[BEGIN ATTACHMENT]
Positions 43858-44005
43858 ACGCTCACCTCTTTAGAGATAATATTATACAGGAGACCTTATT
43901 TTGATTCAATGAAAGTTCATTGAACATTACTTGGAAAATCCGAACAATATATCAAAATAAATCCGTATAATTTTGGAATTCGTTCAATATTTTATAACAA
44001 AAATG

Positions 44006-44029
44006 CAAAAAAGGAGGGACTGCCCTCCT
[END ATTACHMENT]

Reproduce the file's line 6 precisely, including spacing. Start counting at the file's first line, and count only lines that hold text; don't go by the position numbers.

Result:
44006 CAAAAAAGGAGGGACTGCCCTCCT